I also visited the church where Jesus had risen, The Church of the Holy Sepulchre. There were so many people everywhere (flashbacks to Petra). And what would be a holy site without loads of vendors selling souvenirs. Giving into the religious feelings abound, I rubbed a clean sock on the stone of Unction where the body of Christ was cleansed. I still use it to protect my sunglasses in their case, just in case it does hold some healing powers. Better safe than sorry!



Two smiling faces (yours truly & Makai) wandering through Jerusalem at night. Thanks to Lynn for linking us up!!


The next day, my parents wanted to sleep in (understandable), so I went for a long walk to another Holocaust museum. I got mildly lost and ended up climbing a steep route, which was fun and added to the adventure. But when I actually reached the museum, I decided I couldn’t handle being sad and found a quiet place to charge my phone and read instead.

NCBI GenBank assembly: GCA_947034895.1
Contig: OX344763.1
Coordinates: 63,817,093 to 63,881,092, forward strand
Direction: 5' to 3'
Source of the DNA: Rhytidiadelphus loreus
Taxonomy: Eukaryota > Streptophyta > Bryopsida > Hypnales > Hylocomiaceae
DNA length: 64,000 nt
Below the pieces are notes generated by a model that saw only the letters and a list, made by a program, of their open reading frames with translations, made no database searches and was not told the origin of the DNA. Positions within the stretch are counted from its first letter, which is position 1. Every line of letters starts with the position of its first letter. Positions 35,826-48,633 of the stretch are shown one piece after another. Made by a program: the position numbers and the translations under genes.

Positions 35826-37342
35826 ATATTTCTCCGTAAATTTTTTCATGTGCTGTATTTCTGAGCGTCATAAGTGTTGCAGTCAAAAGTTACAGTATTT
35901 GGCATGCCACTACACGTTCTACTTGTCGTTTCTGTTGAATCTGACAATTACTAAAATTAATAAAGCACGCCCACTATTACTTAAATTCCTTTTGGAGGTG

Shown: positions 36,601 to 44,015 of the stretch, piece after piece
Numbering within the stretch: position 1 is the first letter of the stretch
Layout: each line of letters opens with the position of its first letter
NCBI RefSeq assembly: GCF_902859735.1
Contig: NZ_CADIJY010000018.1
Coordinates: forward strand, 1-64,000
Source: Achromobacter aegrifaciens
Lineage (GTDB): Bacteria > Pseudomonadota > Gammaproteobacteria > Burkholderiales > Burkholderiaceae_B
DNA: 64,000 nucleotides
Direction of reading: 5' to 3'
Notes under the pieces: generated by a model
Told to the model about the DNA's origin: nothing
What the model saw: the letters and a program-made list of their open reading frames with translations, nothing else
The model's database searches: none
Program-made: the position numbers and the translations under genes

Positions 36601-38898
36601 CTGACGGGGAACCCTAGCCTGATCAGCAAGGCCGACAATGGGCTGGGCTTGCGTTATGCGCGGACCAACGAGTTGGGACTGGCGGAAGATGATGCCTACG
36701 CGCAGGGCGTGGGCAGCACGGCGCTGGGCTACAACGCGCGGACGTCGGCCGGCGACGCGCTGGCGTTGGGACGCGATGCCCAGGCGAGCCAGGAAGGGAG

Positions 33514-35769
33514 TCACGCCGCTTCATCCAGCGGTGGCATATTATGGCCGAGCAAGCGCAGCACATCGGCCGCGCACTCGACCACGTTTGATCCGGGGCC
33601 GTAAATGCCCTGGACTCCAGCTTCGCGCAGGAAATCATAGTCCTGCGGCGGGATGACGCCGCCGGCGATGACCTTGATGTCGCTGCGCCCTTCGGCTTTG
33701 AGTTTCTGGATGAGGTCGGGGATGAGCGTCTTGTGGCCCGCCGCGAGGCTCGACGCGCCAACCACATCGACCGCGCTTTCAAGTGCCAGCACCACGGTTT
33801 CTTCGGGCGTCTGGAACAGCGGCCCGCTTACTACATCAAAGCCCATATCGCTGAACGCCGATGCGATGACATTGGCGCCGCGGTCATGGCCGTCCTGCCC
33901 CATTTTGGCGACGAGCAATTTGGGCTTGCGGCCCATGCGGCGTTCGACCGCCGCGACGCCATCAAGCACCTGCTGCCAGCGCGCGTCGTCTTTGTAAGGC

When my parents picked me up, we headed 394 meters below sea level to the lowest place in the world– no, not hell. The Dead Sea!!!



View of the Dead Sea from above. Despite its name, the Dead Sea is gorgeous.


At one point during this excursion, we went slightly off-roading for just a couple of minutes because we like to live life on the edge; although, we did have to do some real problem-solving to get back on the main road. Was this a test? Would we be stranded in the desert for 40 days and 40 nights? Only time would tell.